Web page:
• The savings in the material in the first case may be enough to pay for the cost of treatment of the latter case

Chemicals used in Textile Industry

  • Synthetic organic dyes, bleaches, and detergents Some chemicals are biodegradable‐ starch, however, others such as dyes are non-biodegradable Thus the effluents could have lower dissolved oxygen concentrations which means higher BOD and COD
  • Solids in textile wastewater come from the fibrous substrate and process chemicals, this disturbs the aquatic life by showing oxygen transfer and reducing light penetration

Inorganic chemicals

  • High concentrations of soluble inorganic salts may make the discharge water stream unsuitable for industrial and municipal use
  • Metals such as chromium and zinc are toxic to aquatic life and should be removed before discharge
  • Certain carrier chemicals used in dyeing, such as phenol may add bad taste and odor as well.

Effluent characteristics from the typical textile industry

Process Composition Nature
Sizing Starch, waxes, carboxymethyl cellulose, polyvinyl alcohol. High in BOD & COD
Desizing Starch, waxes, carboxymethyl cellulose, polyvinyl alcohol. High in BOD, COD, suspended
solids, dissolved solids.
Scouring Caustic soda, waxes, grease, soda ash, sodium silicate, fibers, surfactants, sodium phosphate. Dark-colored, High pH, COD, dissolved solids.
Bleaching Hypochlorite, Caustic soda, sodium silicate,
hydrogen peroxide, surfactants, sodium phosphate.
Alkaline suspended solids.
Mercerizing Caustic soda. High pH, low COD, high
dissolved solids.
Dyeing Various dyes, mordants, reducing agents, acetic acid soap Strongly colored, High COD,
dissolved solids, low SS
Printing Pastes, starch, gums, oil, mordants, acids, soaps. Highly-colored, High COD, oily
appearance, SS
Finishing Inorganic salts. Slightly Alkaline, low BOD.

Wastewater characteristics: Process-wise

Important Characteristics of Wastewater from Textile Industry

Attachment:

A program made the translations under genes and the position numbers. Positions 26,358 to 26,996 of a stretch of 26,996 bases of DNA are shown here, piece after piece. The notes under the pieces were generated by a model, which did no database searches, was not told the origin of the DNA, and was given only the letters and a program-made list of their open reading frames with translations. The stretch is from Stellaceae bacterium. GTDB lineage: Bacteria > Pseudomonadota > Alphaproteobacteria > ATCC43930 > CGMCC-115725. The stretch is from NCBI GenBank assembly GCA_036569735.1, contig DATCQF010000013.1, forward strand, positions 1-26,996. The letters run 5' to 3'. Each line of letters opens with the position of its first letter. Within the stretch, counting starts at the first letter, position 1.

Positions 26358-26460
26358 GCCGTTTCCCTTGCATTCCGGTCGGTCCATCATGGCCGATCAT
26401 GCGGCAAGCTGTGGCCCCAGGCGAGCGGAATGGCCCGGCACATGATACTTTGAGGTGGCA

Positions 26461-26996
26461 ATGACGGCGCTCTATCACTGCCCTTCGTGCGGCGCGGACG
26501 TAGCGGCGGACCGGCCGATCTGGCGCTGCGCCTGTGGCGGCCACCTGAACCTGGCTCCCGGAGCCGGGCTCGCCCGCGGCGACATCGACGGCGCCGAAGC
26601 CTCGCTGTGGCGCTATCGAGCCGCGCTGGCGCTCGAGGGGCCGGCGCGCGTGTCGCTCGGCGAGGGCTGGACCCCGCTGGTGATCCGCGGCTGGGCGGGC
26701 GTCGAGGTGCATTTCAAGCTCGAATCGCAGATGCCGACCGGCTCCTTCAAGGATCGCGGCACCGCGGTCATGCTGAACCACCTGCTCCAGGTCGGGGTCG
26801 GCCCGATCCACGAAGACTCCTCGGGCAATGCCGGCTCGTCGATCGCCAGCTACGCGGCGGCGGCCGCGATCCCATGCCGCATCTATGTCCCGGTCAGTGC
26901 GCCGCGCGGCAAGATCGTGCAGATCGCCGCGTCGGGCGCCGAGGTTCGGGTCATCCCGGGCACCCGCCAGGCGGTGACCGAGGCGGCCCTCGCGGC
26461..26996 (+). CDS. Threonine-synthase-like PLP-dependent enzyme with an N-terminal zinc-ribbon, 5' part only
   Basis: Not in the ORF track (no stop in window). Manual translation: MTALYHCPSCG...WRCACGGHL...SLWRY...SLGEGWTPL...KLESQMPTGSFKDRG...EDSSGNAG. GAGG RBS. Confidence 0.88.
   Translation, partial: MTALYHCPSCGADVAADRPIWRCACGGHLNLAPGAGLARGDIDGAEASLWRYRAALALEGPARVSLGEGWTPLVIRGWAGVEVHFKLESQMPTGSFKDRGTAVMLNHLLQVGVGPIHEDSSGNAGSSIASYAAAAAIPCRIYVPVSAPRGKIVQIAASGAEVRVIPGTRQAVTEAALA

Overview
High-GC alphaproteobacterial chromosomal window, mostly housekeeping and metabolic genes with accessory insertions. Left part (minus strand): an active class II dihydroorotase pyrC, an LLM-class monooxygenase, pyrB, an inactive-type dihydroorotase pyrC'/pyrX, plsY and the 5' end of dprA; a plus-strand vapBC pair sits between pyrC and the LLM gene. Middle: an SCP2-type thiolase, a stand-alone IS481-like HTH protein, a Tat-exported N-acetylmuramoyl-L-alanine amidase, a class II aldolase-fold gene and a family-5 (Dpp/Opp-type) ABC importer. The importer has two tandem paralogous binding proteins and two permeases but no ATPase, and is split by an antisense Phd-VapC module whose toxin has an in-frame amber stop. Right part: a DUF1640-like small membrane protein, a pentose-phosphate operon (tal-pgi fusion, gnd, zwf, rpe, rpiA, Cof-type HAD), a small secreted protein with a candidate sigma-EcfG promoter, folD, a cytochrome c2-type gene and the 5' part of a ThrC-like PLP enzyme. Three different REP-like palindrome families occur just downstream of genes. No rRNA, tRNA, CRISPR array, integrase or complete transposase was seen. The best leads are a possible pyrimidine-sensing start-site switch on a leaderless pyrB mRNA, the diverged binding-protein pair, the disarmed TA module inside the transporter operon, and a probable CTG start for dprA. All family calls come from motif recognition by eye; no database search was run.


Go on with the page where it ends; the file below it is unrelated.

Parameter Range
pH 6-10
Temperature (°C) 35-45
Total d solids (mg/L) 8,000-12,000
BOD (mg/L) 80-6,000
COD (mg/L 150-12,000
Total suspended solids (mg/L 15-8,000
Total dissolved solids (mg/L) 2,900-3,100
Chlorine (mg/L) 1,000-6,000
Free chlorine (mg/L) <10
Sodium (mg/L) 70%
Trace metals (mg/L
Fe <10
Zn <10
Cu <10
AS <10
Ni <10
B <10
F <10
Mn <10
V <10
Hg <10
PO4 <10
Co <10
Oil and Grease (mg/L) 10-30
TNK (mg/L 10-30
NO3-N (mg/L <15
Free Ammonia (mg/L <10
Sulphate (mg/L 600-1000
Silica (mg/L <15
Total Kjeldahl Nitrogen (mg/L 70-80
Color (Pt-Co) 50-2,500

Some Textile wastewater pollution regulations are imposed by several countries.

Parameter CC ME China BIS Hong Kong FEPA ME X THA PHI IN DO BD SL
pH 6.5-
8.5
6-9 5.5-
9
6-10 6-9 6-
8.5
5-9 6-9 6-9 6.5-9 6-
8.5
Temperature
(°C)
30 50 43 40 40 40-45 40
Color (Pt-Co) 100 80 Non e 1
(Lovibon d)
1
(Lovibon d)
100-
200
30
TDS (mg/L) 200
0
2100 2000 2000-
5000
1200 2100 21
00
TSS (mg/L) 40 150 100 800 30 30-150 90 60 100 50
0
Sulphide
(mg/L)
200 100
0
2000 1000 200 1000 20
00
Free Chlorine
(mg/L)
100
0
1000 1000 1000
COD (mg/L) 80 200 250 2000 80 <12 5 120-
400
200-
300
250 200 60
0
BOD (mg/L 50 60 30 800 50 <30 20-60 30-200 85 150 20
0
Oil and Grease
(mg/L)
10 20 10 300 5-15 5 10 30
Dissolved
Oxygen (mg/L)
600
0
³4000 1000-
2000
4500-
8000
Nitrate (mg/L) 130
00
1000
0
20000 100
00
10000 45
00
0
Ammonia
(mg/L)
0.1 500 0.2 5000 60
Phosphate
(mg/L)
<40 00 100
0
500
0
5000 5000 200
0
20
00
Calcium (mg/L) 20000 20000 24
00
0
Magnesium (mg/L) 200
00
20000 15
00
0
Chromium
(mg/L)
1 100 100 <100 50 500 50-500 500 2000 50
Aluminium
(mg/L)
5 <1000 500
0
Copper (mg/L) <10 00 200
0
300
0
1000 <1000 100
0
1000 1000 200
0
500 30
00
Manganese
(mg/L)
5 200
0
2000 1000 5.0 200 5000 1000-
5000
5000 50
0
Iron (mg/L) 300 300
0
500 20000 100
0
1000-
20000
500
0
2000 10
00
Zinc (mg/L) 30 500
0
500
0
1500 <10000 100
00
5000-
10000
500
0
5000 10
00
0
Mercury (mg/L) 0.0
26
0.01 1 0.05 5 5 10 1

Note: CCME-Canadian Council of Ministers of the Environment, BIS-Bureau of Indian Standards, FEPA-Federal Environmental Protection Agency (USA), Mex-Mexico, Tha- Thailand, Phi-Philipines, Indo-Indonesia, Bd- Bangladesh SL-Srilanka
The removal of the processing units.

Items Raw Water (regulating Biochemical treatment system Physiochemical treatment system
tank) Effluen t Removal rate Effluent Removal rate
pH 8-12 7-8 6-9
CODcr (mg/L) 1000-2000 100-
200
90 £100 50
BOD5 (mg/L 300-600 15-30 95 £30
Color (times) 100-600 60 80 £40 35

PERMISSIBLE STANDARDS IN INDIA

S.No. Parameter Permissible limits
(disposal to inland surface water)
1 pH 5.5 to 9.0
2 TSS <100 mg/l
3 Oil & Grease <10 mg/l
4 BOD <30 mg/l
5 COD <250 mg/l